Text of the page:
Your Legal Rights During A Maryland Criminal Investigation

Depending upon the facts and circumstance of your case, you may have legal rights that can not be impeded upon by law enforcement. Below, a Maryland criminal attorney discusses these rights and some common misconceptions associated with this rights. To learn more call and schedule a consultation today.

Rights if Police Show Up at Your Door

If police show up at your door and want to investigate, you do not have to let officers into your home unless they have a warrant. Now, if an officer has a warrant to search your home, then you do have to allow them entry. This is because obtaining a warrant means the officers went in front of a judge and demonstrated probable cause that a crime is taking place and the judge signed off on the ability of the police to search your home.

However if an officer simply knocks on your door, you do not have to let them in. You can absolutely choose to step outside on your porch and have a conversation with them outside of the house. You are also not obligated to answer questions. You can tell them  you wish to have your attorney present before answering any type of questions.

How to Refuse Police

The best thing to say is, “Officer, I choose not to answer any questions. I choose not to allow you to enter or search my residence.” You should always be polite, but you should insist on maintaining your rights. This is very important and can come back to hurt you in trial if you allow police to search your residence.

In the United States, you are not under an obligation to demonstrate that you have nothing to hide. If a police officer wants to search your home, then under our Constitution and Bill of Rights they need to get a warrant. You are not being impolite, you are just exercising your American rights.

Rights if Stopped On The Street By Law Enforcement

An officer can briefly stop someone on the street if they have reasonable suspicion that there is criminal activity afoot. If they wish to detain an individual for any extended period of time, they would need to effectuate an arrest. You do not have to answer any questions asked by police.

Common Misconceptions About Miranda Rights

The most common misconception about Miranda rights is that they apply in every single criminal case. DUI is the perfect example of a misunderstanding of Miranda rights. Miranda applies to something called a custodial interrogation. There are two parts, custody and interrogation. An officer is free to ask an individual questions prior to placing them in custody, and does not have to give Miranda rights to the person at this stage. When an officer pulls you over and asks you questions before they arrest you, they do not have to tell you that you have the right to counsel.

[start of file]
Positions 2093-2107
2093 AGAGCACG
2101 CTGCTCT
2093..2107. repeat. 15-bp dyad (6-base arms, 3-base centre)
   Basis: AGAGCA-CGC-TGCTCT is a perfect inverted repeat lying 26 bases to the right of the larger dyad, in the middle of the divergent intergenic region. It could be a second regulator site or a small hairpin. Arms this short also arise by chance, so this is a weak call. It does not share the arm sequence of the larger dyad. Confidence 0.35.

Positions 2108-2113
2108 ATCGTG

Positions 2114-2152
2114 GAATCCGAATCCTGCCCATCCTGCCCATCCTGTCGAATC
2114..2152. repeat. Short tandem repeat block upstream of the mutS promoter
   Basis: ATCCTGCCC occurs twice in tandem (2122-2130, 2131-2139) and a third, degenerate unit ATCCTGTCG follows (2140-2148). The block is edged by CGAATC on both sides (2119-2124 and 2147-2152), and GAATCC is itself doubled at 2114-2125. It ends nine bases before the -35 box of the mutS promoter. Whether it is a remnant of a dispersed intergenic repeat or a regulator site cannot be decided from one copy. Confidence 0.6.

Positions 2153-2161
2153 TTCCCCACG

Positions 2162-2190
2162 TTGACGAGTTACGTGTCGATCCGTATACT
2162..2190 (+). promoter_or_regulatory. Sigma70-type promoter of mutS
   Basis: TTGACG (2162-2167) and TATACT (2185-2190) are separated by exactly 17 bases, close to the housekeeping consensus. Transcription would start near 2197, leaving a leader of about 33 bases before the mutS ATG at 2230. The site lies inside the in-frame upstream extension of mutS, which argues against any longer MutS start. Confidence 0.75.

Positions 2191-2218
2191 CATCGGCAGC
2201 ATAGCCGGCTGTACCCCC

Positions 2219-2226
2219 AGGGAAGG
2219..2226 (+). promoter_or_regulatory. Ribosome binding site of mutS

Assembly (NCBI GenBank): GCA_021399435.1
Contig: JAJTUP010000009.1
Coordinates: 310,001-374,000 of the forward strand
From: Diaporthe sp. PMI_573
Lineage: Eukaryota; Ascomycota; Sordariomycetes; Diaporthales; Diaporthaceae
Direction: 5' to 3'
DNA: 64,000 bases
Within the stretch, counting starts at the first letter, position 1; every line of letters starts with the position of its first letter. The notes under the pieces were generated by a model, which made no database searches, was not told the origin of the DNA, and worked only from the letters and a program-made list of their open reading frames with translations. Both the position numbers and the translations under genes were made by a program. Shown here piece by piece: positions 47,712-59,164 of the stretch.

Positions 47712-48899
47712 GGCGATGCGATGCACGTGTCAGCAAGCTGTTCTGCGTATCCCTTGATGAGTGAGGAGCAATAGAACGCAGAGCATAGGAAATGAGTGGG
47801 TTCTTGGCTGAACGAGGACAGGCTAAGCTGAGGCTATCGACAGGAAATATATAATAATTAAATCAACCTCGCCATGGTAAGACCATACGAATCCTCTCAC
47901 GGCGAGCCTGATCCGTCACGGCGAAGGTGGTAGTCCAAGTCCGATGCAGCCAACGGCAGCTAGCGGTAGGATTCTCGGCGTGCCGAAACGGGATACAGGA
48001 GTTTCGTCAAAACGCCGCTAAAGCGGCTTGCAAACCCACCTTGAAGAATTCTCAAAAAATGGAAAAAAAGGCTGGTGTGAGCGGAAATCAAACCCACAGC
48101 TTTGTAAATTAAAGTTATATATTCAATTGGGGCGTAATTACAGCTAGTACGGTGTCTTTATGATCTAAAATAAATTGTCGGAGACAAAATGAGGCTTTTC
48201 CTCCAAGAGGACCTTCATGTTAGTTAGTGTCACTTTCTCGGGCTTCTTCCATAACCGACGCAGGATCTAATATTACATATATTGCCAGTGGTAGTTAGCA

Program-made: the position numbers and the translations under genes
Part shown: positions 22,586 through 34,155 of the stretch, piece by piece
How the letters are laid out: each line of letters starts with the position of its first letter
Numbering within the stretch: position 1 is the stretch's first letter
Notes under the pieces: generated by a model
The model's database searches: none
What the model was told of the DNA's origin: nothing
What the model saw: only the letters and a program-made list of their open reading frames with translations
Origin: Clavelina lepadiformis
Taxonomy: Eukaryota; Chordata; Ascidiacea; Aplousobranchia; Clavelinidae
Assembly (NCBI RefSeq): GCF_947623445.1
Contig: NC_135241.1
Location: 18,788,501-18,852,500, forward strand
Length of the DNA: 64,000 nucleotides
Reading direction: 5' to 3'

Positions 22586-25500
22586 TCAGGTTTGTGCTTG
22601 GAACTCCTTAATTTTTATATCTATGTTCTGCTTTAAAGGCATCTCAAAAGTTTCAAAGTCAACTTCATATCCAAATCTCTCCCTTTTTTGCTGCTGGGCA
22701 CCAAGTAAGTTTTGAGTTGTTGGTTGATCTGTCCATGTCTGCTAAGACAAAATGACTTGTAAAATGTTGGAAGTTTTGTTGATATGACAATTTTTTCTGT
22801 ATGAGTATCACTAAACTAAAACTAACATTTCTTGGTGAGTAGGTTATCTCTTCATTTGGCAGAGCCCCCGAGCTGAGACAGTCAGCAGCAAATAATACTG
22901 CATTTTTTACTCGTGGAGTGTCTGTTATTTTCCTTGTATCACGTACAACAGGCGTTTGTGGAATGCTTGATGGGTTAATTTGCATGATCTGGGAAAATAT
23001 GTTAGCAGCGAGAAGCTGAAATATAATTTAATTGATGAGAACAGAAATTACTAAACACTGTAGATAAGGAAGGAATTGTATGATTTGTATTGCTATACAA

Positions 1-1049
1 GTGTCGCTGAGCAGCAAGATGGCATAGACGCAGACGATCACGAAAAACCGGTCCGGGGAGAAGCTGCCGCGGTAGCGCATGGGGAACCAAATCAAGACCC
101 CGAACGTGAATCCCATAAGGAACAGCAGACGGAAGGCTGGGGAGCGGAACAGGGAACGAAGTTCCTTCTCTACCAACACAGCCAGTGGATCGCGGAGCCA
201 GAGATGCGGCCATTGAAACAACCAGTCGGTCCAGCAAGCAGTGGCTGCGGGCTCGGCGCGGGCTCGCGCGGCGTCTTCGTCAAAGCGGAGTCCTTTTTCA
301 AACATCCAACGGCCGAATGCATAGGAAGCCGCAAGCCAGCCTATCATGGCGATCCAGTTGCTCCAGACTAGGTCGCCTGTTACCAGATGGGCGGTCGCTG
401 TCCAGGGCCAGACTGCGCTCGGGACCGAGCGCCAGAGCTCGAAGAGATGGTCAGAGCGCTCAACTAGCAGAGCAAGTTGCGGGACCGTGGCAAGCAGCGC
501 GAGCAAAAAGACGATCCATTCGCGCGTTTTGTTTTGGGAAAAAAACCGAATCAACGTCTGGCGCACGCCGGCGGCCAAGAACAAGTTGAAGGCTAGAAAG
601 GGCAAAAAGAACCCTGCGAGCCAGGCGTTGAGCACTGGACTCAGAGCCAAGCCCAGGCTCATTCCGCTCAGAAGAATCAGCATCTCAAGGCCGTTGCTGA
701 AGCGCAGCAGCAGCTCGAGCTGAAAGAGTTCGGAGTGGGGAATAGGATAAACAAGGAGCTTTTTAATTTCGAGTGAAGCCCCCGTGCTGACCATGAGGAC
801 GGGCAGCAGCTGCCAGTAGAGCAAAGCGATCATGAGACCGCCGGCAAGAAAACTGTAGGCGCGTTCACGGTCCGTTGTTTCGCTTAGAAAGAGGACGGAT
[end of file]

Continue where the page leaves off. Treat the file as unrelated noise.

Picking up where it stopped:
The other prong of Miranda is an interrogation. An officer has to actually interrogate you. In other words, ask you questions about what happened or  your involvement in something. Submitting to a breathalyzer test during the course of a DUI arrest, for example, is not an interrogation because there is no actual question posed to you. The big misconceptions many attorneys see are that Miranda rights apply in every criminal case and if an officer did not Mirandize you it means that you automatically win the case.

When Do Miranda Rights Apply in a Criminal Case?

Miranda applies to making self-incriminating statements. You do not have to make self-incriminating statements to the police. An officer should advise you of Miranda rights after you are arrested but prior to you being interrogated. They should tell you, you have the right to an attorney, you have the right to remain silent, and anything you say can be used against you. In that way, you understand that you have no obligation to make incriminating statements. However, if you do, they will be used against you in the judicial process.